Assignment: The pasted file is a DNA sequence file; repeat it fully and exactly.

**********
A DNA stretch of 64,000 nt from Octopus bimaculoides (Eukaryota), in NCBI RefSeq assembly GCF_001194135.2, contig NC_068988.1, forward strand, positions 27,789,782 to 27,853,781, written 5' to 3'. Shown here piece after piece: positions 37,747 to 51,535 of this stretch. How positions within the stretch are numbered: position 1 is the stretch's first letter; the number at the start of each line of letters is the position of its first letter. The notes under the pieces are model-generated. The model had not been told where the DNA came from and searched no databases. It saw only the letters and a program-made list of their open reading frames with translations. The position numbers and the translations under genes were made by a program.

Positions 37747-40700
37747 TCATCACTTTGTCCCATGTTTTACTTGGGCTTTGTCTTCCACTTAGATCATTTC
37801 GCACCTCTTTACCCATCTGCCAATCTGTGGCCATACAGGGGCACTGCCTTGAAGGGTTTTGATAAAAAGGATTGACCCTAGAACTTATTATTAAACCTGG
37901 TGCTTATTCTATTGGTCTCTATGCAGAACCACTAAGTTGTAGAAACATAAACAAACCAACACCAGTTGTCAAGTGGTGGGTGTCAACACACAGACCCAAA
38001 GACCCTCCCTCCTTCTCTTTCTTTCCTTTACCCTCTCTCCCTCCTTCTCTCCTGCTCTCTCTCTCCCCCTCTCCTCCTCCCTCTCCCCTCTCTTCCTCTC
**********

A DNA stretch of 64,000 nt from Octopus bimaculoides (Eukaryota), in NCBI RefSeq assembly GCF_001194135.2, contig NC_068988.1, forward strand, positions 27,789,782 to 27,853,781, written 5' to 3'. Shown here piece after piece: positions 37,747 to 51,535 of this stretch. How positions within the stretch are numbered: position 1 is the stretch's first letter; the number at the start of each line of letters is the position of its first letter. The notes under the pieces are model-generated. The model had not been told where the DNA came from and searched no databases. It saw only the letters and a program-made list of their open reading frames with translations. The position numbers and the translations under genes were made by a program.

Positions 37747-40700
37747 TCATCACTTTGTCCCATGTTTTACTTGGGCTTTGTCTTCCACTTAGATCATTTC
37801 GCACCTCTTTACCCATCTGCCAATCTGTGGCCATACAGGGGCACTGCCTTGAAGGGTTTTGATAAAAAGGATTGACCCTAGAACTTATTATTAAACCTGG
37901 TGCTTATTCTATTGGTCTCTATGCAGAACCACTAAGTTGTAGAAACATAAACAAACCAACACCAGTTGTCAAGTGGTGGGTGTCAACACACAGACCCAAA
38001 GACCCTCCCTCCTTCTCTTTCTTTCCTTTACCCTCTCTCCCTCCTTCTCTCCTGCTCTCTCTCTCCCCCTCTCCTCCTCCCTCTCCCCTCTCTTCCTCTC